at the centre, carried in a special litter like a painted idol, the bejewelled queen. Let us 'imagine
further that in addition to being struck by the overwhelming force of this charisma, the boy
was struck too by the way this force depended paradoxically on a sense that the queen was
after all quite human. Elizabeth was in fact fond of calling attention to this peculiar tension
between near-divinization and
[49]
human ordinariness. For example, on this occasion at Warwick (and what follows really
happened), after the trembling Recorder, presumably a local civil official of high standing, had
made his official welcoming speech, Elizabeth offered her hand to him to be kissed: "Come
hither, little Recorder," she said. "It was told me that you would be afraid to look upon me or to
speak boldly; but you were not so afraid of me as I was of you; and I now thank you for putting
me in mind of my duty." Of course, the charm of this royal "confession" of nervousness depends
on its manifest implausibility: it is, in effect, a theatrical performance of humility by someone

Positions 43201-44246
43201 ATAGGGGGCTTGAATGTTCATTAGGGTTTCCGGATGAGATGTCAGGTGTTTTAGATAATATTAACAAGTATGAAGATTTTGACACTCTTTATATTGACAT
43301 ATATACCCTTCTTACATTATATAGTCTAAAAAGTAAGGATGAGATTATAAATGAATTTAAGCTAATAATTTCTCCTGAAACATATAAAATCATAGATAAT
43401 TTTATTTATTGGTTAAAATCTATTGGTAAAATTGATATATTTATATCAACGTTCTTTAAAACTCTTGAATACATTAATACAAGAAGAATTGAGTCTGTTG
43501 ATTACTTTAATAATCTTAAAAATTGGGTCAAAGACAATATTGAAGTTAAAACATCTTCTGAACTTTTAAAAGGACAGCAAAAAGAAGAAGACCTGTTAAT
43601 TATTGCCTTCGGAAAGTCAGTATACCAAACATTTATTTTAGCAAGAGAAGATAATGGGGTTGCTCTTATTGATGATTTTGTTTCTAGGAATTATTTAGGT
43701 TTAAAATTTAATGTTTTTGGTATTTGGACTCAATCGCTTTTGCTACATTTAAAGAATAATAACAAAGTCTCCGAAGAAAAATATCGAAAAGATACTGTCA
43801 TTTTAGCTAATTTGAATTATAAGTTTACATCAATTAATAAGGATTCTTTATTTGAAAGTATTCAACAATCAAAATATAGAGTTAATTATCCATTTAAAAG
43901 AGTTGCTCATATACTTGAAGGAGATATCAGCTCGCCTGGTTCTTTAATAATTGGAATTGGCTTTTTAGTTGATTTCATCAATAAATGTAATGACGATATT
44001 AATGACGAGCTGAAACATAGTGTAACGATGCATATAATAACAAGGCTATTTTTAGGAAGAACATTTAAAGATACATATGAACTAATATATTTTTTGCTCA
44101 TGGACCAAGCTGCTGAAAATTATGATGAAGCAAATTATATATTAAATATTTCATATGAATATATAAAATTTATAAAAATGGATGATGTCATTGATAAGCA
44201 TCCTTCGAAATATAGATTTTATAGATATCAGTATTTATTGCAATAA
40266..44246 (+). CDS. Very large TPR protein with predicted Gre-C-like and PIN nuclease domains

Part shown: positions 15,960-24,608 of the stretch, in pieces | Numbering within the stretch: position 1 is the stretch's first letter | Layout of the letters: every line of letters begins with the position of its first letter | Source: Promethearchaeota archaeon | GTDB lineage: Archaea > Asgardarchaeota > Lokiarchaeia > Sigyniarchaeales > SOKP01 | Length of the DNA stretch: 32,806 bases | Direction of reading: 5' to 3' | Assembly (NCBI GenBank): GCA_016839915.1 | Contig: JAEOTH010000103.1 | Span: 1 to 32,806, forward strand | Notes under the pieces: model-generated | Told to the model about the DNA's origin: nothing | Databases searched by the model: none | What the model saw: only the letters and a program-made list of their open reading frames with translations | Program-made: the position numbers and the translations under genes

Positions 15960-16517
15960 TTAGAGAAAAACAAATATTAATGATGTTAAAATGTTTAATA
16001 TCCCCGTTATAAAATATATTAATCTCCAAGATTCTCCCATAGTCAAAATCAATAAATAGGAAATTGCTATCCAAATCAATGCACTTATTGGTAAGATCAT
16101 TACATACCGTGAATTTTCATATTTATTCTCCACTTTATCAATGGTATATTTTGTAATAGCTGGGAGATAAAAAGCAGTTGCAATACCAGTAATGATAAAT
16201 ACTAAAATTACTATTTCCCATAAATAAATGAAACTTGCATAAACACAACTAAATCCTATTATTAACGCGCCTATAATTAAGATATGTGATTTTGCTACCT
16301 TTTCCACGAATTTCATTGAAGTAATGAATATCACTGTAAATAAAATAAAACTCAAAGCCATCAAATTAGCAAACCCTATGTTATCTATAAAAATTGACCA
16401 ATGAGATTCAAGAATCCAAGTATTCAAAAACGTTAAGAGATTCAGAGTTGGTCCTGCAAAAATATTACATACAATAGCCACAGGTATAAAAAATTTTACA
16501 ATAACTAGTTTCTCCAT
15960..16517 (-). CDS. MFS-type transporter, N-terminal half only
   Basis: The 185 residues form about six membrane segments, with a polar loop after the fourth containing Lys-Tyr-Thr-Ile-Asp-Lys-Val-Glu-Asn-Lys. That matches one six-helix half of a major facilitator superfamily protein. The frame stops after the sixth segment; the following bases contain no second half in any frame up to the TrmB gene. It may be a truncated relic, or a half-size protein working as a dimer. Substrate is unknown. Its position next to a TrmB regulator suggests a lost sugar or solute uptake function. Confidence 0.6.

with immense confidence in her own histrionic power.
A royal Progress was not the only form of spectacular political activity that Shakespeare
might well have seen in the 1570s; it is still more likely that he would have witnessed
parliamentary elections, particularly since his father was qualified to vote. In 1571, 1572, 1575,
and 1578, there were shire elections conducted in nearby Warwick, elections that would
certainly have attracted well over a thousand voters. These were often memorable events:
large crowds came together; there was usually heavy drinking and carnivalesque festivity; and
at the same time, there was enacted, in a very different register from that of the monarchy, a
ritual of empowerment. The people, those entitled to vote by virtue of meeting the property
and residence requirements chose their own representatives by giving their votes-their voicesto candidates for office. Here, legislative sovereignty was conferred not by God but by the
consent of the community, a consent marked by shouts and applause.
Recent cultural historians have been so fascinated by the evident links between the

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spectacles of the absolutist monarchy and the theatre that they have largely ignored the